Hillary Clinton expressed sympathy Tuesday for those disappointed by the verdict in the George Zimmerman trial, but she stopped short of weighing in on it.
“In a week that I know has brought heartache – deep, painful heartache to many across our country, the solidarity and solace you find here is all the more important,” the former secretary of state said at a conference hosted by the African American Delta Sigma Theta sorority in Washington, D.C. “My prayers are with the Martin family and with every family who has lost someone to violence. No mother, no father should ever have to fear for their child walking down a street in the United States.”
Clinton made only passing mention of potential civil rights charges being brought against Zimmerman, as many on the political left and in the black community are calling for. She did not weigh in on so-called “Stand Your Ground” laws, which Attorney General Eric Holder spoke out against Tuesday.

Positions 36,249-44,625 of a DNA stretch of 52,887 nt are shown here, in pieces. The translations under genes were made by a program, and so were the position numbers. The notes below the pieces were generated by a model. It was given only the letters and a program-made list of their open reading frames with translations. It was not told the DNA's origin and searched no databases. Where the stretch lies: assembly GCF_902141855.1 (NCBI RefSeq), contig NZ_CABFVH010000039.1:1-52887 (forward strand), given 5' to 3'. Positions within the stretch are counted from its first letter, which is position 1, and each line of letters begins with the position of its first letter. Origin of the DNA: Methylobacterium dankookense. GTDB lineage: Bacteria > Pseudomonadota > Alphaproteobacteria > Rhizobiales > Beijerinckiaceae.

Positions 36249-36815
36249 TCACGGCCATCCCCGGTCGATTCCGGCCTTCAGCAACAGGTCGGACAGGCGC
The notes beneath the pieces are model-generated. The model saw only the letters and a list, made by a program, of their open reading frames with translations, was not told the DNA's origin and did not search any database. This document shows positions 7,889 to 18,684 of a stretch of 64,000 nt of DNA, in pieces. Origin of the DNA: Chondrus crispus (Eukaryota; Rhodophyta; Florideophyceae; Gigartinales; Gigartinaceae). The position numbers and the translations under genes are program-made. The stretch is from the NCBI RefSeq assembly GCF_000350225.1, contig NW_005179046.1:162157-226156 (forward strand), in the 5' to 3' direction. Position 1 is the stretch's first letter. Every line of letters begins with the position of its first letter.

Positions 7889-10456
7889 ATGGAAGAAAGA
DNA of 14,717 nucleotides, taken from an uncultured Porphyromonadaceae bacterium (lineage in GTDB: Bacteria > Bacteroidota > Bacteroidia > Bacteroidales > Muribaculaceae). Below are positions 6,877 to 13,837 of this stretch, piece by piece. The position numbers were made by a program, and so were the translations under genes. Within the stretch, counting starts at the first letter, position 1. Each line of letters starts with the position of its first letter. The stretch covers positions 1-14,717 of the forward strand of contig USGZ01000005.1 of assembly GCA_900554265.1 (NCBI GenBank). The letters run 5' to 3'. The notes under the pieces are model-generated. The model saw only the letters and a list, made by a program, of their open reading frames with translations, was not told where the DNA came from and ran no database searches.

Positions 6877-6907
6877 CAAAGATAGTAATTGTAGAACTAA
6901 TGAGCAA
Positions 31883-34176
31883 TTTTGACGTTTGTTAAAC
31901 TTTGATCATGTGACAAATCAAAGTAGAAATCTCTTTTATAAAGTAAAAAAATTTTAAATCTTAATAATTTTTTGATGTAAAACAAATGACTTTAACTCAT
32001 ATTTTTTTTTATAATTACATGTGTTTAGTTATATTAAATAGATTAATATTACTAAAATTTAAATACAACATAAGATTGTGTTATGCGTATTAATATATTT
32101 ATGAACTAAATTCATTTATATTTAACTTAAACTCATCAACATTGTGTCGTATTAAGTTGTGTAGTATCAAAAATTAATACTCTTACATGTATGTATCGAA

“As we move forward as we must, I hope this sisterhood will continue to be a (beacon) for justice and understanding,” Clinton said.
Holder addressed the same group Monday, saying he shared the concerns of those assembled over the killing of Trayvon Martin. He went further in remarks Tuesday to the NAACP in Florida, coming out against Stand Your Ground laws, which allow people feeling threatened to respond with greater force.
Clinton also weighed in on the Supreme Court’s recent decision to invalidate part of the Voting Rights Act – the part that determines which areas of the country require pre-clearance for electoral changes that could adversely affect minorities.
“For more than four decades, this law has helped overcome unconstitutional barriers to voting. Again and again it has demonstrated its essential role in protecting our freedoms,” Clinton said. “Now the law’s future is in real jeopardy, and so are the rights of millions of Americans.”
Clinton said Americans must urge Congress to replace the language that was struck down.
Clinton also mentioned laws being passed by Republican legislators to require identification or documentation to vote and said activists should make sure people have what’s required.
“If some elderly person doesn’t have a birth certificate … we have to make sure we have something that helps them meet whatever requirement they face,” Clinton said.